If I come across a better quality webcam, I'll definitely give this project another look. It might be a fun programming project to make a mouse driver to represent holding down the mouse button for games like Crayon Physics Deluxe or Falling Sand Game.

RECAP: Computer-building

Here's a little recap of my computer (parts, prices, pictures, etc):

I decided that I wanted to build a new computer about two years ago when I started getting interested in computer hardware (and when I realized that the computer I was using was built 6 years prior). I also thought that it would be good experience to get to know my computer a bit more closely (you never really know exactly what hardware quality you're getting with prebuilt systems).

I ordered all of the parts on January 5th, 2008 from Newegg (newegg for the win) and a few days later I got the parts and put it all together into a shiny new computer. Mmm, shiny.

System Specs
  • Motherboard: Gigabyte GA-M61P-S3 AM2
  • Case: CoolerMaster Centurion 5 CAC-T05-UW
  • Graphics: MSI Radeon HD 2600XT 512mb 128-bit GDDR3
  • PSU: Rosewill RD500-2SB 500W
  • CPU: AMD Athlon 64 X2 4000+ Brisbane 2.1GHz
  • Optical Drive: Samsung SH-S203B
  • HDD: Seagate Barracuda 250 gb 7200 RPM SATA
  • RAM: A-DATA 2 x 1gb DDR2 800 (5-5-5-18)
  • OS: Windows XP MCE 2005
The price came to a grand total of about $580 (including shipping and rebates). It was a pretty decent build at the time for $580, although I regret a few things such as not getting at least a 2.6GHz dual core CPU (the 2.1GHz x2 is the bottleneck of my system right now), only getting 2GB RAM (not great RAM, either), and not paying the extra $20 for a bigger hard drive.

One minor gripe about the configuration is that the graphics card uses fins on the back of the card to pull the heat away silently. As you can see in the picture (below), this blocks off access to the RAM, so adding RAM will be a bit more of a hassle than I would have hoped. On the other hand, the fins removes the need for a fan (the quieter, the better) so it was a worthwhile trade off.

*I'm still looking for the pictures from while I was building the computer--they should hopefully still be on one of my hard drives*
In the meantime, here's a picture taken of the inside of my computer right now:

Side shot with flash

Click to enlarge (warning: 1600×1200 picture)

Future Upgrades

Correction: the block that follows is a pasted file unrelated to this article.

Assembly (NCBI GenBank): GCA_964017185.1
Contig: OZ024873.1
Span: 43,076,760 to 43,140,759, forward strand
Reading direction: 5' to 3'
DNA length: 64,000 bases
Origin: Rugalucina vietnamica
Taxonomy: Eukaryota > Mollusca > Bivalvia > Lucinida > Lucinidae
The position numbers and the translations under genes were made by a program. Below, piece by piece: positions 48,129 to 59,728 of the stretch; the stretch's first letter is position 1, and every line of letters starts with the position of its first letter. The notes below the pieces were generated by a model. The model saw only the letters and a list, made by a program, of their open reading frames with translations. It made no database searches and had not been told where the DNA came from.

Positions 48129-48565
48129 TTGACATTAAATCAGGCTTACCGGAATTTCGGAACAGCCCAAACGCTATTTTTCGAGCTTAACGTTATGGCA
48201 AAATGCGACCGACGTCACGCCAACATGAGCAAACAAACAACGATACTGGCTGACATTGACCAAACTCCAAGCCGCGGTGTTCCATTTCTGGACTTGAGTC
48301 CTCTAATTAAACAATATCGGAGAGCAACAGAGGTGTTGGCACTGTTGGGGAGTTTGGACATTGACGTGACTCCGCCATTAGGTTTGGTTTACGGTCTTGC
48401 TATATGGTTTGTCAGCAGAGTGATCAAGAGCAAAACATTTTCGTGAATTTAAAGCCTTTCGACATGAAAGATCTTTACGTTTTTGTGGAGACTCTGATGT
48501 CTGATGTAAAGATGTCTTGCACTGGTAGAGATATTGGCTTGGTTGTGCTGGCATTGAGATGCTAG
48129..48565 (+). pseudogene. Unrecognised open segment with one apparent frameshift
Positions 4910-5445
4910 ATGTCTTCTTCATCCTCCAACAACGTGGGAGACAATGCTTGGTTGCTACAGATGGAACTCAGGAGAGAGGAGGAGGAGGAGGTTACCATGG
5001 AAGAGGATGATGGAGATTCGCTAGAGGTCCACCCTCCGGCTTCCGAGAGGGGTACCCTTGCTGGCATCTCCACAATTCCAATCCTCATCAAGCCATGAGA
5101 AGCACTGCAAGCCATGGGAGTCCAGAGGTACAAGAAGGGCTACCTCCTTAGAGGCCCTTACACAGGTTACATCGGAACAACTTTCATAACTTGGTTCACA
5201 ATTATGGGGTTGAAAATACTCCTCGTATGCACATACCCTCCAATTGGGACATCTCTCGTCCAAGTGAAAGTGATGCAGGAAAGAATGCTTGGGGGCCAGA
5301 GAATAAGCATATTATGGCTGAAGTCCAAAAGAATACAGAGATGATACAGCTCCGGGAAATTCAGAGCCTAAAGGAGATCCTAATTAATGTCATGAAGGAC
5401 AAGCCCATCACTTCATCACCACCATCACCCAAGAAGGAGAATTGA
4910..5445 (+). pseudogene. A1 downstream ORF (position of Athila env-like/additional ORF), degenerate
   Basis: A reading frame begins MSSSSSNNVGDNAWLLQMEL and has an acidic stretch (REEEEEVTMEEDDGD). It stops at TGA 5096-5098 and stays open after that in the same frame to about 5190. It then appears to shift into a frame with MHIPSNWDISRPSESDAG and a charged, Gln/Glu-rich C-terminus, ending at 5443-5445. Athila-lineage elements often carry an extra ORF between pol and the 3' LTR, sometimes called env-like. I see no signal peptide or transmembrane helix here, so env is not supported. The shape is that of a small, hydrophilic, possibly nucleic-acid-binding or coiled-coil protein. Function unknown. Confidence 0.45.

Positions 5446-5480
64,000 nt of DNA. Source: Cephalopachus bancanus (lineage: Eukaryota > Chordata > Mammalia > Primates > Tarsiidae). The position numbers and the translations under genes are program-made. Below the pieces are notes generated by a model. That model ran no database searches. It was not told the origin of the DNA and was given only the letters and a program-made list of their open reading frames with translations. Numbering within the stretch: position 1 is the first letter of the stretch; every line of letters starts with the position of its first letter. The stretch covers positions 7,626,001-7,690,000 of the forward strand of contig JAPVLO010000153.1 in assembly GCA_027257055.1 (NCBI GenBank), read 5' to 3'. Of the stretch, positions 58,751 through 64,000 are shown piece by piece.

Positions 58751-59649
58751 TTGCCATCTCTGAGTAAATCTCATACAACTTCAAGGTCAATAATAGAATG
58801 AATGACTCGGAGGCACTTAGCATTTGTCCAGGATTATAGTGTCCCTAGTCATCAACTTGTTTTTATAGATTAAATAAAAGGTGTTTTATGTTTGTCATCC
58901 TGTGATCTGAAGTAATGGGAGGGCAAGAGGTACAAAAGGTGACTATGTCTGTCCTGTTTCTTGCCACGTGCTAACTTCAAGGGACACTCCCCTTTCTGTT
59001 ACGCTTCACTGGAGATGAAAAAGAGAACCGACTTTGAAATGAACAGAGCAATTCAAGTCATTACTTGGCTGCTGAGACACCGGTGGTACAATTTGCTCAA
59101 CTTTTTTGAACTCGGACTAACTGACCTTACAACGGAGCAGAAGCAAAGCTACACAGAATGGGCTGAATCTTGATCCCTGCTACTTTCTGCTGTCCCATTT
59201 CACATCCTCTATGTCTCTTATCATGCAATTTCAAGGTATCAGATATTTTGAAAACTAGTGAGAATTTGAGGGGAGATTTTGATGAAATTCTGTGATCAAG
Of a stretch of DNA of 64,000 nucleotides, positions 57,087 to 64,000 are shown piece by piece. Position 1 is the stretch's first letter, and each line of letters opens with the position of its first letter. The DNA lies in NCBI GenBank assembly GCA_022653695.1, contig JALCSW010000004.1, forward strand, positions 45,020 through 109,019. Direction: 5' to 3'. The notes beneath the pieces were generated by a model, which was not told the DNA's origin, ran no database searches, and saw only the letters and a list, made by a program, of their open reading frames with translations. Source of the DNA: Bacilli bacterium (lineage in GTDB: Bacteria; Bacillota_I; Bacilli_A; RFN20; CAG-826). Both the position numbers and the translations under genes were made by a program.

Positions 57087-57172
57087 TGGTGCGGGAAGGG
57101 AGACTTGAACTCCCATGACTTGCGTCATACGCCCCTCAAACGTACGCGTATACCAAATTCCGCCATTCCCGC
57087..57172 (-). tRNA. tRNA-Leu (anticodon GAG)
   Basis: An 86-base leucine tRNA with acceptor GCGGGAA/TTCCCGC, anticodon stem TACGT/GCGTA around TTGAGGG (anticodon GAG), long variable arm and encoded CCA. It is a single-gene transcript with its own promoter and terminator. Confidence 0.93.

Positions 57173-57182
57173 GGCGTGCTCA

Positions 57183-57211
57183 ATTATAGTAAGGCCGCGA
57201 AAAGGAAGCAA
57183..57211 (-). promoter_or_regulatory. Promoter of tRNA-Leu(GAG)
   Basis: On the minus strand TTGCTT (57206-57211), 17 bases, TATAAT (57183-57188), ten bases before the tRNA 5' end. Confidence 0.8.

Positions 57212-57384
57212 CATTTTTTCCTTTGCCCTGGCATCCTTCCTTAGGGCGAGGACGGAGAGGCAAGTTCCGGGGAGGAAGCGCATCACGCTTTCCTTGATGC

I probably won't do many upgrades with this computer beyond a few extra gigs of RAM and and upgrade to the processor. I'll probably build a new computer once I get a little income (job) and once I go to college. By then, I'm hoping that USB 3.0 will be out and consumer-ready (should be in 2010 according to TGdaily, assuming there are no major delays). Windows 7 should also be out (or at least close to being out, again, assuming no major delays take place) along with the usual price drops as newer technology comes out.

Wednesday, April 15, 2009

How I'll start things off

Since I've already completed some projects here and there, I'll try and recap some of the things I've done (so that so I can keep everything in one place and so that I might be able to build off old projects). These will most likely be single posts describing what I've done and my thoughts on them, accompanied by pictures (assuming I still have them).

A few mini-projects to recap:
  • Building my computer
  • Fun with operating systems (XP, Ubuntu, OSX, Windows 7 beta, BackTrack 3)
  • MTmini
If I think of some other projects, I'll try and keep this post up-to-date by adding them in.

Tuesday, April 14, 2009

cout << "Hello, world!";

Well this is a jump that I never thought I would make: getting into the wonderful world of blogging. To start things off, here's a little intro about me:

So yeah. I'm Tom.

Oh, right. The blog. This blog will (hopefully) be more or less the documentation of my various goings-on in the world of all things related to technology and my journey to "geeklightenment". I usually have a multitude of little projects going on here and there, ranging from simple C++ programming to building a basic touch-enabled table-esque box (more on that in a later post), so I'm hoping that through this blog I can focus and share the geeky side of my mind with...well...whoever feels compelled to read such things.

'Till next time,